In this article we explain how child custody is determined for teenage parents in Illinois and answer the question “what happens when parents are minors in Illinois?”
In Illinois, the baseline rule is that parents who are under the age of 18 have the same rights to parenting time and responsibility as parents who have reached the age of majority. In allocating parenting time and responsibility courts look at all of the facts of the case and make a decision based on the best interests of the child involved. To learn more about how courts make this determination, check out our article: Illinois Parenting Laws 2019.
For the most part, parenting time and responsibility for minor parents is determined in the same way as it is determined for parents who are over 18. However, when parents are under the age of 18 the age and maturity level of the parents weigh more heavily in the court’s decision. The bottom line question is whether the underage parent has a level of responsibility that allows him or her to be fit to be a parent.
Just as in any other situation where the parents are unwed, a teenage father must establish paternity before he will have any rights to parenting time and responsibility. To learn more about this, check out: Illinois Paternity Law Explained.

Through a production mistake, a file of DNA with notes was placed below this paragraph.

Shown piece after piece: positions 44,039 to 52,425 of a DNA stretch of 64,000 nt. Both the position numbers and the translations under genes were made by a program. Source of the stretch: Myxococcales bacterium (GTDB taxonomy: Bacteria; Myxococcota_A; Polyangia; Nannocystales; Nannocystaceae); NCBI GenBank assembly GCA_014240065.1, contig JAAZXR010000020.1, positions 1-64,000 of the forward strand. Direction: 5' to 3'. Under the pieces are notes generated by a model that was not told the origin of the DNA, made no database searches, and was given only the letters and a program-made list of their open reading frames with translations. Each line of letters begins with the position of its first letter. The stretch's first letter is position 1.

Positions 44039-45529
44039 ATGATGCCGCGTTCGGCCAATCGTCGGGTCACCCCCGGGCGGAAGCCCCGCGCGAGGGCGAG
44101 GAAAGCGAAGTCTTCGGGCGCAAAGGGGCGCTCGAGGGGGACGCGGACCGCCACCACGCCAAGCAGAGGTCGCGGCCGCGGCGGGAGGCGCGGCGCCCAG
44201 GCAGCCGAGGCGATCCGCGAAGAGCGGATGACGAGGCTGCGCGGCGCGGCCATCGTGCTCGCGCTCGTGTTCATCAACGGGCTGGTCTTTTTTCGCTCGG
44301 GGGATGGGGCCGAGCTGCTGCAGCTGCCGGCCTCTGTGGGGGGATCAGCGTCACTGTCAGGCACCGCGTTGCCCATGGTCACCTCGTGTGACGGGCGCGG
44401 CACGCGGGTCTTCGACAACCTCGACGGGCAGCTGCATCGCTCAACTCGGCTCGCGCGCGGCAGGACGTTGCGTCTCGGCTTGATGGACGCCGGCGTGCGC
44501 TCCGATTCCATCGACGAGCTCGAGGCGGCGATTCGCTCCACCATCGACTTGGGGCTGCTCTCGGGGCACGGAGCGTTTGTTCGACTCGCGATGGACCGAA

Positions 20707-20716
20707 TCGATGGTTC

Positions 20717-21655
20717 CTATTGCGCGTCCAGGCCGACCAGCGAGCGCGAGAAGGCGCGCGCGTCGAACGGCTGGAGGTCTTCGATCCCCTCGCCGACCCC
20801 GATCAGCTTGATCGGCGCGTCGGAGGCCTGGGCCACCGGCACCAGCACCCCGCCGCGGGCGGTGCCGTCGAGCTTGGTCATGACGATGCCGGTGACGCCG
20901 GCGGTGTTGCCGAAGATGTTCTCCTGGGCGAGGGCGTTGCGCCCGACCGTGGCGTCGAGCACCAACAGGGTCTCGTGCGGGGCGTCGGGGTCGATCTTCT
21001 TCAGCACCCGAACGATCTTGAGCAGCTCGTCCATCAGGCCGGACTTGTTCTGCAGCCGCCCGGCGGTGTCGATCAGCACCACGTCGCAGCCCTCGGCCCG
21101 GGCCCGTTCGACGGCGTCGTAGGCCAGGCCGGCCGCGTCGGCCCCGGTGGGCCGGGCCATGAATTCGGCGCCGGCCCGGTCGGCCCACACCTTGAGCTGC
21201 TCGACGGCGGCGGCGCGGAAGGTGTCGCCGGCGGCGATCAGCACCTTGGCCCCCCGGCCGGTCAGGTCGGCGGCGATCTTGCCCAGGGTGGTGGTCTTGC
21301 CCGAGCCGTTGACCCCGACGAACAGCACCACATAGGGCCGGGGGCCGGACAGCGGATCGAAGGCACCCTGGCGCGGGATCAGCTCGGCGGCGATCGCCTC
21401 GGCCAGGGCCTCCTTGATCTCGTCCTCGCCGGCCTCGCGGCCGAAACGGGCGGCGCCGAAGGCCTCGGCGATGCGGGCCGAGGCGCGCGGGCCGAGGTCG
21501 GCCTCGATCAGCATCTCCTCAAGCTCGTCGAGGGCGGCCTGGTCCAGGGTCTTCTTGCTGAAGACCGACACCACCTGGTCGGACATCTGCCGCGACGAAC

Often, when a child is born to teenage parents, the grandparents of the child will play a significant role in caring for and raising the child. This may take the form of informal support to the parents. However, sometimes it makes sense for the grandparents to adopt the child or be named as guardian for the child.
When grandparents are named legal guardian of their grandchildren, they will become temporarily responsible for the child’s care and upbringing until such time as the child’s parents are mature enough to take over parental responsibility, at which point the guardianship may be terminated.
This process can be initiated by the grandparents filing a petition for guardianship with the circuit court in the county in which the child resides. If the parents do not voluntarily agree to the guardianship, the grandparents will bear the burden of demonstrating at a hearing that the parents are unfit to serve as the child’s parents and that a guardianship is in the child’s best interests.
For more, check out: Illinois Guardianship Explained.
Alternatively, the grandparents can seek to adopt their grandchild if the parents are underage. Similar to a guardianship, the grandparents must demonstrate that the parents are not fit to be parents. However, unlike a guardianship, when grandparents adopt the child, the parents’ rights will be permanently terminated. Adoption is permanent while a guardianship is temporary. Sometimes this permanent transfer of parental rights may be in the best interest of the child, depending on the family’s situation.
For more, check out: The Illinois Adoption Process Explained.
To learn how child support works when the parents are underage, you can check out our article: Child Support for Teenage Parents in Illinois.
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